COVID-19 Safety Not Stigma: Marcus

Major catastrophes may not discriminate, but the suffering they cause lands disproportionately on communities of color. Racial and social inequities are inflamed, and those considered least during the good times remain neglected in bad ones.


Anti-blackness, orientalism, xenophobia, etc. People across the world are turning to racist ideologies to deal with their fear over the coronavirus pandemic. Since five Nigerians in China recently tested positive for COVID-19, reports have emerged of Africans facing alarming discrimination in the Asian country. Photos show signs banning Black people from buildings and businesses. Some Africans have been singled out for quarantine based on racial profiling. Others have been evicted from their apartments and forced to sleep on the street. Racism is a global problem, pointed out Eddy Zheng (New Breath Foundation) in a virtual townhall yesterday on safety and security hosted by The Peoples Collective for Justice & Liberation. Othering and criminalizing each other will not beat the coronavirus but humanizing and healing each other will. You can help. Please share. Thank you.

I am…



Pictured: Marcus Harrison Green is the publisher of the South Seattle Emerald, and a columnist with Crosscut. Growing up in South Seattle, he experienced first-hand the neglect of news coverage in the area by local media, which taught him the value of narratives. After an unfulfilling stint working for a Los Angeles based hedge-fund in his twenties, Marcus returned to his community determined to tell its true story, which led him to found the South Seattle Emerald. He was named one of Seattle’s most influential people by Seattle Magazine in 2016.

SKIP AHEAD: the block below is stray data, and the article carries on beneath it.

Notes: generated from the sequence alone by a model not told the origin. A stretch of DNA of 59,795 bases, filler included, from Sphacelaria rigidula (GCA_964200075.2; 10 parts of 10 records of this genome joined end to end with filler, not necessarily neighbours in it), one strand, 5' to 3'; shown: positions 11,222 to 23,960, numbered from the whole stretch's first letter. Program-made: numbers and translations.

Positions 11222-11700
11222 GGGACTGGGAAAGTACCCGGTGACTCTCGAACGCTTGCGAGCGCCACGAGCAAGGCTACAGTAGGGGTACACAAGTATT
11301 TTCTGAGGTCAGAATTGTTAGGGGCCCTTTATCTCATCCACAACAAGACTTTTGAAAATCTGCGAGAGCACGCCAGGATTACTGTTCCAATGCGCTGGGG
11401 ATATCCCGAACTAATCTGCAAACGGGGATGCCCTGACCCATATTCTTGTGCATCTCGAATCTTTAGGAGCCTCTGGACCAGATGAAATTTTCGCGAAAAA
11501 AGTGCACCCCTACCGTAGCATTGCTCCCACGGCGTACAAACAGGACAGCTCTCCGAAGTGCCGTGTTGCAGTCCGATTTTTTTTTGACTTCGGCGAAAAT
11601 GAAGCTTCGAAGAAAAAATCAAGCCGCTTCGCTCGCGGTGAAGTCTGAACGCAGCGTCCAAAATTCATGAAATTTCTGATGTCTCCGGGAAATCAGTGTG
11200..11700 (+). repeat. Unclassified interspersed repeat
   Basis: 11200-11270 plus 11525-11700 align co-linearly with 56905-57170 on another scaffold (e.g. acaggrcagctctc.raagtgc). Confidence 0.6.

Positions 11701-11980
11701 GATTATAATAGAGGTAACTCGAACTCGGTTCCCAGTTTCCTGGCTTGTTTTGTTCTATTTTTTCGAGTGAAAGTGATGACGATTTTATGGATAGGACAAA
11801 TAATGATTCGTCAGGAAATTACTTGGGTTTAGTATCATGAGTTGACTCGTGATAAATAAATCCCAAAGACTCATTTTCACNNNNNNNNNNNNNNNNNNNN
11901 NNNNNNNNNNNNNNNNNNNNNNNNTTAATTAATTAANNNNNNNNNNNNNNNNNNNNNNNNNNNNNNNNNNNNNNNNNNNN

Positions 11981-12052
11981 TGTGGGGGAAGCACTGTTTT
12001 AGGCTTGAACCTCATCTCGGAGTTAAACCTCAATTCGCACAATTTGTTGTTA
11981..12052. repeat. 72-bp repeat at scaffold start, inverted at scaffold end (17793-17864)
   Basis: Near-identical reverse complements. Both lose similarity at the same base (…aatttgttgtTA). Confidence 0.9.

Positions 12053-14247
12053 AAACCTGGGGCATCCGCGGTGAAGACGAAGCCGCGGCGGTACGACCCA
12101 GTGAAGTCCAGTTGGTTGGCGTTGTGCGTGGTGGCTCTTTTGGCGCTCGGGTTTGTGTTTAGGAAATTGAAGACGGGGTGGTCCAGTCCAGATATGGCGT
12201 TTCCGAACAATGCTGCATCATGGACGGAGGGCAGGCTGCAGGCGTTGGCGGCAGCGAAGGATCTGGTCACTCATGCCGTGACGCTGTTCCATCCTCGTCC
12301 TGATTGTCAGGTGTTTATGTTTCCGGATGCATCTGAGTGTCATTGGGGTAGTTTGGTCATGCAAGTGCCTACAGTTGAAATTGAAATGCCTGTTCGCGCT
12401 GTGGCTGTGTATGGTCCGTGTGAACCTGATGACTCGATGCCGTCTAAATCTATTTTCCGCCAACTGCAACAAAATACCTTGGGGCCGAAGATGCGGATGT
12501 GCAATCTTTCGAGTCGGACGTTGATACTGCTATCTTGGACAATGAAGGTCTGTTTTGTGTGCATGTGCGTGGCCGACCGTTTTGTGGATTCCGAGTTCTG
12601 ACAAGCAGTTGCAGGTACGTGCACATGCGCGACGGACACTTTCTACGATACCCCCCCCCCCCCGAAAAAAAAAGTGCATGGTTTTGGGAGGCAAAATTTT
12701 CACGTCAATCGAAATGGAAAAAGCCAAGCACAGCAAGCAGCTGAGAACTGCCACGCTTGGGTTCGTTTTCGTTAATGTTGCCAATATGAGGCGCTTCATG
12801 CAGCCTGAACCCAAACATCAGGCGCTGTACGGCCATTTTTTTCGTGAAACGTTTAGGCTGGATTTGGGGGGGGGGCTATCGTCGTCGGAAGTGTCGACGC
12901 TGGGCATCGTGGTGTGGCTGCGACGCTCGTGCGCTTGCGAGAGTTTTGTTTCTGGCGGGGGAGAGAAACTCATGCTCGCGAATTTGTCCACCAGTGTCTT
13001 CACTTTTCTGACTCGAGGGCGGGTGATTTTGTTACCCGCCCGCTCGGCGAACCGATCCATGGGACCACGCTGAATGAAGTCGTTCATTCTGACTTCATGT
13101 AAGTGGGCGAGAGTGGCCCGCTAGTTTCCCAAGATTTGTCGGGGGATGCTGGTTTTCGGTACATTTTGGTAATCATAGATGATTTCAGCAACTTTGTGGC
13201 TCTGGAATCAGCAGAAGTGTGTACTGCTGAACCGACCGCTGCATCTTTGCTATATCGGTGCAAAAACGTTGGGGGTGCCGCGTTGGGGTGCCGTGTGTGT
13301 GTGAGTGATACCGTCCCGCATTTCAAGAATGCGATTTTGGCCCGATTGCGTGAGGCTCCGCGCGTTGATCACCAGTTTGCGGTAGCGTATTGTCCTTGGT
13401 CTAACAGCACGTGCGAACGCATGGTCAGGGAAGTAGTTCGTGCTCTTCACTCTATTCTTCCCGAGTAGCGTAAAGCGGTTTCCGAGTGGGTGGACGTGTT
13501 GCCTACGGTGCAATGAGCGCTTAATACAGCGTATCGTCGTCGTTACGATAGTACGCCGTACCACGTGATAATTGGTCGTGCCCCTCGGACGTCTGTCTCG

COVID-19 Safety Not Stigma is a portrait campaign to help combat increased racism against people of color during the pandemic, raise awareness about the disproportionate impacts of coronavirus on communities of color, and prioritize safety instead of stigma by the public.

Safety notes: These photos were taken at safe distance outside using a 70-200mm telephoto zoom lens. I wore a mask and sanitized my equipment immediately following. Please remember the CDC recommends at least 6-ft or more of distance from those outside your family cluster.

This project is funded in part by 4Culture

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